July 27, 1990

July 27, 1990 | Executive Memorandum on National Security and Defense

Why Bush Should Prepare His Veto of the Senate SDI Proposal

(Archived document, may contain errors)

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George Bush promised in an August 3, 1988, campaign speech in Chicago to "determin ,e the exact architecture [of a strategic defense] system in my first term, as the technologies are tested and proven." To satisfy this pledge, strategic defense systems closest to deployment must be thor- oughly tested. This would be made impossible by an amendment by Democratic Senators Jeff Bingaman of New Mexico and Richard Shelby of Alabama offered on July 12 to the fiscal 1991 De- fense Authorization Bill. They propose reducing funding for su c h near-ready Strategic Defense Ini- tiative technologies as space-based missile interceptors. They would protect budgets for long-term technologies like laser weapons. If adopted, their amendment would long delay deployment of stra- tegic defenses, avert f unding to less promising technologies and possibly derail SDI by making it a pointless research program incapable of attracting sustained public and. congressional support. The Bingaman-Shelby proposal is an attempt by Congress to micromanage the SDI prog r am. It calls for cutting $200 million from the Administration's $329 million request for research on Brilliant Pebbles, which so far is the most promising technology to emerge from SDI research. A Brilliant Pebbles deployment would put thousands of indivi d ual anti-missile interceptors in space. By targeting the bulk of their cuts on Brilliant Pebbles, Bingarnan and Shelby are trying to delay progress toward deployment of a space-based interceptor system. The Bingaman-Shelby restrictions would change the ma n date of the SDI program. The aim of SDI is to help the President decide whether it is feasible to deploy a defense against ballistic missiles. Bingaman and Shelby are trying to limit the President's options and to prevent him from reaching a decision soon about the feasibility of deploying anti-missile defenses. Ile reason: If test funds for space-based interceptors are cut, Bush will lack the information he needs to make an informed deployment decision by 1993. Undennining U.S. Negotiators. Bingaman and S h elby's proposal also-supports Moscows negotiating position at the Geneva Strategic Arms Reduction Talks (START). Moscow consistently has tried to kill the SDI program by linking Soviet acceptance of a START treaty to continued U.S. adherence to the 1972 A n ti-Ballistic Missile (ABM) Treaty. Bingaman and Shelby, accepting Moscow's bluster as genuine, warn that the near-term deployment of SDI, which Brilliant Pebbles would represent, would force the Soviets to repudiate a START treaty, even if it is signed an d ratified. As such, the Bingaman and Shelby proposal not only supports Soviet negotiating strategy on arms control, but serves the Soviet interest in delaying the development and deployment of space-based anti-missile systems. Bingaman and Shelby say that in place of Brilliant Pebbles they want to place a greater emphasis on developing a smaller, ground-based missile defense called a Limited Protection System (LPS). They insist that a LPS would be more suitable for defending the U.S. against accidental orT hird World missile attacks. But the space-based weapons they want to cut are likely to be essential to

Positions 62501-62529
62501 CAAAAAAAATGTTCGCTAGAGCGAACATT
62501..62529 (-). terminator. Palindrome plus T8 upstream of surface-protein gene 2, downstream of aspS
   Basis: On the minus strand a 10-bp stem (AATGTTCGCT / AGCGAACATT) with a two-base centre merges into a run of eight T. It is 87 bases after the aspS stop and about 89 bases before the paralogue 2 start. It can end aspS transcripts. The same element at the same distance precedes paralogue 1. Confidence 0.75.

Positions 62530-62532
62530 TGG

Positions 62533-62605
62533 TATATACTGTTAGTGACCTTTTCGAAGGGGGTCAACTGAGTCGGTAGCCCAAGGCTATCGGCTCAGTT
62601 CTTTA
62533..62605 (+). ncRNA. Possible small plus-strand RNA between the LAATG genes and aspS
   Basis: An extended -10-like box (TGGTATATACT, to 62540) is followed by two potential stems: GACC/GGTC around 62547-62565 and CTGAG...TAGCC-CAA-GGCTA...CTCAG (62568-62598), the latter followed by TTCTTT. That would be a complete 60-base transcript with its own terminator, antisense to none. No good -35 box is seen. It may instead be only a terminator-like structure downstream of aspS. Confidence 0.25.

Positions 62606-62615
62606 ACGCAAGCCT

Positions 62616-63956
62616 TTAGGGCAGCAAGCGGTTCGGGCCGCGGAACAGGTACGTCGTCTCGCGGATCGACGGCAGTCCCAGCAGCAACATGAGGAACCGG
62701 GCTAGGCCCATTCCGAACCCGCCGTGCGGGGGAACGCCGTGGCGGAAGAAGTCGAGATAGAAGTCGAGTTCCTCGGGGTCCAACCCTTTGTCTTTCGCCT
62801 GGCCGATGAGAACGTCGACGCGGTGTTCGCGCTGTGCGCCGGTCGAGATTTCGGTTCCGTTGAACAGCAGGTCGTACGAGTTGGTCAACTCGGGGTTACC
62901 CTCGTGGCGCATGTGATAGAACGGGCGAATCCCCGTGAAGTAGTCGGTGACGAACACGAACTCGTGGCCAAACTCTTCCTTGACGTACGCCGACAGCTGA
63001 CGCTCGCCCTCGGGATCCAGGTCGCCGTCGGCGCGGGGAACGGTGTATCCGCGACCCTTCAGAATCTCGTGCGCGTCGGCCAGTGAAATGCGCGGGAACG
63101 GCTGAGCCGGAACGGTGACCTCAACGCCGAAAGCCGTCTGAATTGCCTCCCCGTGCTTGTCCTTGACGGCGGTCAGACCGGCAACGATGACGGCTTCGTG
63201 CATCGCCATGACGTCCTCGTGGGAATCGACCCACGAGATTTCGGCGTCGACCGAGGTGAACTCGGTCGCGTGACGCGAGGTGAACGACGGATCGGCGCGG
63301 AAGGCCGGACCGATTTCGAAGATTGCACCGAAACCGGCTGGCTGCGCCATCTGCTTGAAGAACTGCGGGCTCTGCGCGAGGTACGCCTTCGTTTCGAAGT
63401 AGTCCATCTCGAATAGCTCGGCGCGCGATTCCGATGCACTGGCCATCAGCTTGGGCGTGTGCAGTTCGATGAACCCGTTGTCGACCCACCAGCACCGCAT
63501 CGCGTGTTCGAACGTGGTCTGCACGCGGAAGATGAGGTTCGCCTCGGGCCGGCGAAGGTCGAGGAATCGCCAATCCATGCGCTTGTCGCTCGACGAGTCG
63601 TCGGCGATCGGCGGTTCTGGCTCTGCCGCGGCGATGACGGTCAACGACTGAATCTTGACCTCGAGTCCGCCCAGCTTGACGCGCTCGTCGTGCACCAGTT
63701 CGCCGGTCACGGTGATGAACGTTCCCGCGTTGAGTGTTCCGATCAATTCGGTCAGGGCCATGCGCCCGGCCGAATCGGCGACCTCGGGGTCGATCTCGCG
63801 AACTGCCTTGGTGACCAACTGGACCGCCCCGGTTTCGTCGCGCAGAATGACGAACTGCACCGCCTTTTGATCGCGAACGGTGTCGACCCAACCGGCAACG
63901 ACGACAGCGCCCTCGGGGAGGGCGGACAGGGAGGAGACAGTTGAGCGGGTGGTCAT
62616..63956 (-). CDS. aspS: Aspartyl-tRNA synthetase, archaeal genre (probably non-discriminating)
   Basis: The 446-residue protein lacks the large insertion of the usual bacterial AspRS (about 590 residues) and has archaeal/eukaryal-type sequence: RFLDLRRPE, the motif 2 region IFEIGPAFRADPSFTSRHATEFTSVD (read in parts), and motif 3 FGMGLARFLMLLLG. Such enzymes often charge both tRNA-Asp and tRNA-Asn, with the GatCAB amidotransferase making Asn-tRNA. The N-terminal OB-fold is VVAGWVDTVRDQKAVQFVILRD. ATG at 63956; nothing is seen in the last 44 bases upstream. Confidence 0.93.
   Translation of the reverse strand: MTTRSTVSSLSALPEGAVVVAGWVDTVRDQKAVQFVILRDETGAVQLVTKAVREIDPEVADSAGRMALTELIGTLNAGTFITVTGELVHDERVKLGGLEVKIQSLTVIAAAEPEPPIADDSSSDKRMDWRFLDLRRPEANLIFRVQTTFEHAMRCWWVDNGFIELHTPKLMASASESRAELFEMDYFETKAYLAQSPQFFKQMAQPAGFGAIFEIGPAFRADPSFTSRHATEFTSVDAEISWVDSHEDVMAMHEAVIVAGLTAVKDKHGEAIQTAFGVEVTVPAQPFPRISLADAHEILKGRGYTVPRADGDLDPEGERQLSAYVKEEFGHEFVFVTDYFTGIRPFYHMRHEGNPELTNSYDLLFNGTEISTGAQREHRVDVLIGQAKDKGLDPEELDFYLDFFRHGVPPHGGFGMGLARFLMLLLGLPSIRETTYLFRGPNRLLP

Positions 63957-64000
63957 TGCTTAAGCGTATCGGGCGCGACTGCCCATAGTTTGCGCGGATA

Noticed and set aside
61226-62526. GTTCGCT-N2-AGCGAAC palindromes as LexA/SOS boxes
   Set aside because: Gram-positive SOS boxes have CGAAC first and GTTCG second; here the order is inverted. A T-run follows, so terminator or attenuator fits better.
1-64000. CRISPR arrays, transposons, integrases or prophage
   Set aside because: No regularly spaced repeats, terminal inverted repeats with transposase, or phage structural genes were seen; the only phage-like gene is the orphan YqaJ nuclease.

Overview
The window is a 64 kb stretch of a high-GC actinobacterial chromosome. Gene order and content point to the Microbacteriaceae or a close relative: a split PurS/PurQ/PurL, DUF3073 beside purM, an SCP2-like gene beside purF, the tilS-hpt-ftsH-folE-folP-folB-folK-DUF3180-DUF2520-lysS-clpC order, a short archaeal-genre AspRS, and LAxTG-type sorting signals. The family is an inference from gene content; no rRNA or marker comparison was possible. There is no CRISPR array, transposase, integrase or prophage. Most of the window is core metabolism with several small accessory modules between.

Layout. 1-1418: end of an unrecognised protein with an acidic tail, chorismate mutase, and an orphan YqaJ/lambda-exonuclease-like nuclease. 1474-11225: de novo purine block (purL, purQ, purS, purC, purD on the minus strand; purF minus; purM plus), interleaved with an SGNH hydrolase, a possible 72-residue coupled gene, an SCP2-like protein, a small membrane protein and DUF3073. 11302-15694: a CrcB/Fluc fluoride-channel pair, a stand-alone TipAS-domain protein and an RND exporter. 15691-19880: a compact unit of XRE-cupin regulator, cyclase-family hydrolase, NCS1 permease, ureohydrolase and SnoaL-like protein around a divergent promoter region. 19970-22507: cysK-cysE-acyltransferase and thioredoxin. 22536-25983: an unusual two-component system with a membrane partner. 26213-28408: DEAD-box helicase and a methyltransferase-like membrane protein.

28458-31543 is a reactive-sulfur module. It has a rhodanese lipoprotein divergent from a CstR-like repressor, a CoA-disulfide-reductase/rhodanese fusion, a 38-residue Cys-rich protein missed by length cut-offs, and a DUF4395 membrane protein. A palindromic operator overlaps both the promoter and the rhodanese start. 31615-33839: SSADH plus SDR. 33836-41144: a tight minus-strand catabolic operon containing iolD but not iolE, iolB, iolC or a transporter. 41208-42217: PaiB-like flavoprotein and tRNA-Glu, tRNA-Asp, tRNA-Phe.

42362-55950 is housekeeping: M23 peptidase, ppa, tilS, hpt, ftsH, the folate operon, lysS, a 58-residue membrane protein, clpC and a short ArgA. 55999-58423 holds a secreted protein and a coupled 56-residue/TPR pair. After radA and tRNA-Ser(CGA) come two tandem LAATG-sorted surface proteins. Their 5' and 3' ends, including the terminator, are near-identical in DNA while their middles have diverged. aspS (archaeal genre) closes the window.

deploying a LPS system. Space weapons are necessary to prevent missile warheads from "leaking" through the defense. It is far easier to overwhelm a lim ited ground-based defense system without space-based interceptors than with them. Leaving U.S. Vulnerable. Bingaman and Shelby also insist that they want SDI to concentrate more on shorter-range or "theater" defenses against ballistic missiles. Theater de f enses are intended primarily to protect U.S. allies from short-range missiles, which increasingly are falling into the hands of such hostile Third World nations as Iran, Iraq, Libya and Syria. But Bingaman and Shelby fail to explain why they want to defen d U.S. allies against such weapons, while leaving the U.S. utterly vulnerable to Soviet missiles now and possible Third World missiles sometime in the next decade. The two senators also say they seek a greater emphasis in SDI research on more effective, lo n g-term laser technologies. But they seem to overlook the fact that killing near-term deployment plans for SDI will so deflate political support for the program that long-term research is likely to be terminated. Few congressmen will vote for SDI funding i f they know that nothing tangible will result for decades. To make matters much worse, the Bingaman-Shelby amendment represents pork barrel politics at its worst. It surely is no coincidence that the specific SDI projects that this amendment protects from b udget cuts are located in the states of its sponsors. The theater missile defenses programs favored by Bingaman and Shelby are managed by the Army Strategic Defense Command in Huntsville; this is in Alabama, Shelby's home state. The amendment protects las e r weapons programs, including the Ground-Based Laser, managed by the Army Strategic 136fense Command, and the Space-Based Laser program, in which the Los Alamos National Laboratory is participating; this is in New Mexico, Bingaman's home state. Given the t hreat the Bingaman-Shelby amendment poses to his ability to fulfill his campaign pledge to select during his first term those SDI systems to be deployed later this decade, and to the SDI program, George Bush needs to act swiftly. He should: Threaten to ve t o the Defense Authorization Bill if it contains the Bingaman-Shelby amendment as currently written. Ronald Reagan vetoed a Defense Authorization Bin in 1988 because of the micromanaging funding restrictions imposed by Congress on the SDI program. Bush sup p orted him in that veto and Congress was forced to rewrite the bin. Reagan got the SDI funding that he wanted. Bush should veto the fiscal 1991 Defense Authorization Bill if it contains the Bingaman-Shelby amendment. Reiterate his campaign commitment to ch o ose the overall design "architecture" of an SDI system for deployment in his first term. In the wake of his decision to reverse his position on new taxes, Bush can bolster the confidence of the American people in his campaign commitments by taking a prono u nced stand against an attempt by Congress to undermine him on SDI. * * State his opposition to the Soviet policy of linking SDI to START. Bush should remind the Soviets, Congress, and the American people that SDI is a critical component of his arms contro l strategy. This reminder should include the warning that congressional attempts to make SDI the sacrificial lamb of a START treaty could threaten the ratification of START in the Senate. Baker Spring Policy Analyst